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Postoperative Hyperglycemia and 4-Year Neurodevelopmental Outcome in Children Operated for Congenital Heart Disease - Zurich Open Repository and Archive


Krueger, Julia J; Brotschi, Barbara; Balmer, Christian; Bernet, Vera; Latal, Beatrice (2015). Postoperative Hyperglycemia and 4-Year Neurodevelopmental Outcome in Children Operated for Congenital Heart Disease. Journal of Pediatrics, 167(6):1253-1258.e1.

Abstract

OBJECTIVES To study the long-term neurodevelopmental effects of hyperglycemia in infant bypass surgery for congenital heart disease (CHD). STUDY DESIGN Prospective cohort study on neurodevelopmental outcome after infant cardiac bypass surgery. EXCLUSION CRITERIA age older than 1 year at first surgery, genetic comorbidity, and birth weight <2000 g. Of 167 eligible infants, follow-up examination at 4 years was completed in 150 children (90%). Intraoperative and postoperative highest and lowest glucose levels within 24 hours after bypass surgery were prospectively collected. Neurodevelopmental outcome at 4 years of age was assessed using standardized IQ tests and the Movement Assessment Battery for Children-second version for motor outcome assessment. RESULTS Mean age at surgery was 2.8 months (0.1-10.7 months), 33% of children had an acyanotic CHD and 67% a cyanotic CHD. Glucose levels were elevated (>8 mmol/L) in 21 (14%) children in the first 24 postoperative hours. Glucose levels normalized in all children within 48 hours, 7 children (4%) received insulin infusions. Mean total IQ was within the normal range, but significantly lower than the normal population (92.5 [SD 15.0], P < .001). Higher postoperative glucose levels were related to better cognitive performance in the univariate analysis (P < .03), but not when other risk factors were taken into account. Independent risk factors for adverse outcome were lower socioeconomic status, higher risk adjustment for congenital heart surgery score, and longer duration of intensive care stay. CONCLUSION Hyperglycemia is common in the early postoperative course after infant bypass surgery for CHD and normalizes within 48 hours. Hyperglycemia has no adverse effect on long-term neurodevelopmental outcome.

Abstract

OBJECTIVES To study the long-term neurodevelopmental effects of hyperglycemia in infant bypass surgery for congenital heart disease (CHD). STUDY DESIGN Prospective cohort study on neurodevelopmental outcome after infant cardiac bypass surgery. EXCLUSION CRITERIA age older than 1 year at first surgery, genetic comorbidity, and birth weight <2000 g. Of 167 eligible infants, follow-up examination at 4 years was completed in 150 children (90%). Intraoperative and postoperative highest and lowest glucose levels within 24 hours after bypass surgery were prospectively collected. Neurodevelopmental outcome at 4 years of age was assessed using standardized IQ tests and the Movement Assessment Battery for Children-second version for motor outcome assessment. RESULTS Mean age at surgery was 2.8 months (0.1-10.7 months), 33% of children had an acyanotic CHD and 67% a cyanotic CHD. Glucose levels were elevated (>8 mmol/L) in 21 (14%) children in the first 24 postoperative hours. Glucose levels normalized in all children within 48 hours, 7 children (4%) received insulin infusions. Mean total IQ was within the normal range, but significantly lower than the normal population (92.5 [SD 15.0], P < .001). Higher postoperative glucose levels were related to better cognitive performance in the univariate analysis (P < .03), but not when other risk factors were taken into account. Independent risk factors for adverse outcome were lower socioeconomic status, higher risk adjustment for congenital heart surgery score, and longer duration of intensive care stay. CONCLUSION Hyperglycemia is common in the early postoperative course after infant bypass surgery for CHD and normalizes within 48 hours. Hyperglycemia has no adverse effect on long-term neurodevelopmental outcome.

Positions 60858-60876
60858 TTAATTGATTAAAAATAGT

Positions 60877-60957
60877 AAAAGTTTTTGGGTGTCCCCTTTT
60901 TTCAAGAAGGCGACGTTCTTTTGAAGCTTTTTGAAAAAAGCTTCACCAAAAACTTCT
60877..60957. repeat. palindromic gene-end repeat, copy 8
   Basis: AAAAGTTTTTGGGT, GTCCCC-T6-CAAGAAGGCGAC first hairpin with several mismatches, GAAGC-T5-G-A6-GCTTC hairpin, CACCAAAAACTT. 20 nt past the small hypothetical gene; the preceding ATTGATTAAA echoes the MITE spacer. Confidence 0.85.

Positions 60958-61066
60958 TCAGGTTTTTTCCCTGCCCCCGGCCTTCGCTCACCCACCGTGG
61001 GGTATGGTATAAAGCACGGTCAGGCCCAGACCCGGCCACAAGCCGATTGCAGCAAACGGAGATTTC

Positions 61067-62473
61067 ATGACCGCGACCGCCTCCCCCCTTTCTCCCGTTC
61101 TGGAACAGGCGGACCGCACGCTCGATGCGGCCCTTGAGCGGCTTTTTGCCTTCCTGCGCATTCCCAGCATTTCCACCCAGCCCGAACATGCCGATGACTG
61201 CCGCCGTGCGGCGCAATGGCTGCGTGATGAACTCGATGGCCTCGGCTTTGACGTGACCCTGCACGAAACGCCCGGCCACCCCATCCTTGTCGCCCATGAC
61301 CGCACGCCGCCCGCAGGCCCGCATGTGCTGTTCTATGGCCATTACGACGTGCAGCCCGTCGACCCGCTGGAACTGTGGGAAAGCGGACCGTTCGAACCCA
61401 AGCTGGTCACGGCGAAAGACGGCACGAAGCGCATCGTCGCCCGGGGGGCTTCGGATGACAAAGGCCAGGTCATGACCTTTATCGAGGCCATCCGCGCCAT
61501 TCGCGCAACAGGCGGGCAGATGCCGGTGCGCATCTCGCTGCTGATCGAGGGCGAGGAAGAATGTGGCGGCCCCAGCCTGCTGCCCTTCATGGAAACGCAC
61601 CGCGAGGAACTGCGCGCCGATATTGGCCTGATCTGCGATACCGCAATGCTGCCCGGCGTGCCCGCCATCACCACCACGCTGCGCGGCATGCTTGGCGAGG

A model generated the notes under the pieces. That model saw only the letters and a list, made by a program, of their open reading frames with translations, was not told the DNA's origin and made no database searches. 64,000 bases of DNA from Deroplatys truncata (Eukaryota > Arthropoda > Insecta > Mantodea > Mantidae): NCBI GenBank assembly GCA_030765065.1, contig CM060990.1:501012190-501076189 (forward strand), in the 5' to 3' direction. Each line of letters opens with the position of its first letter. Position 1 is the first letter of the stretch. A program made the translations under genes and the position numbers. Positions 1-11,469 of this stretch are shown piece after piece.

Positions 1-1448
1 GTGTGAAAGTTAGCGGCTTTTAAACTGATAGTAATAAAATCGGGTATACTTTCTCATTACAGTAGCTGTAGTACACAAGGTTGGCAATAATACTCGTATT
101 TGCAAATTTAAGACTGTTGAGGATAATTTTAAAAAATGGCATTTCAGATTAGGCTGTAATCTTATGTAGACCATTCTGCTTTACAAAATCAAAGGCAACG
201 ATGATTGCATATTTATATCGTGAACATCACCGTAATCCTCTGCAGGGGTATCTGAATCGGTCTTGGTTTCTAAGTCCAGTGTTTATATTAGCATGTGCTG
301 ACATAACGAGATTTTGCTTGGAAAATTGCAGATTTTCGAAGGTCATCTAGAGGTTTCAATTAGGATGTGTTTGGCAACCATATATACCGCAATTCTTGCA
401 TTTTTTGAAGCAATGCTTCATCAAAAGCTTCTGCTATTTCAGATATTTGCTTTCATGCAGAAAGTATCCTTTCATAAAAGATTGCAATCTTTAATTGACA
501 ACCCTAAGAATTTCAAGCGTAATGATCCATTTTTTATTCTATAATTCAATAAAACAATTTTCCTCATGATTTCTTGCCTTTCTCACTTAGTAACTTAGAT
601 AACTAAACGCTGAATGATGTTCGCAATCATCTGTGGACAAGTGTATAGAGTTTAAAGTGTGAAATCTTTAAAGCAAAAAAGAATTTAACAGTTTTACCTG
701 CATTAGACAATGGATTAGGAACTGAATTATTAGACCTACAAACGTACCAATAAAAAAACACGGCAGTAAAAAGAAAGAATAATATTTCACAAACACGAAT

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Additional indexing

Item Type:Journal Article, refereed, original work
Communities & Collections:04 Faculty of Medicine > University Children's Hospital Zurich > Medical Clinic
Dewey Decimal Classification:610 Medicine & health
Language:English
Date:December 2015
Deposited On:19 Jan 2016 15:32
Last Modified:05 Apr 2016 19:53
Publisher:Elsevier
ISSN:0022-3476
Publisher DOI:https://doi.org/10.1016/j.jpeds.2015.07.007
PubMed ID:26235664

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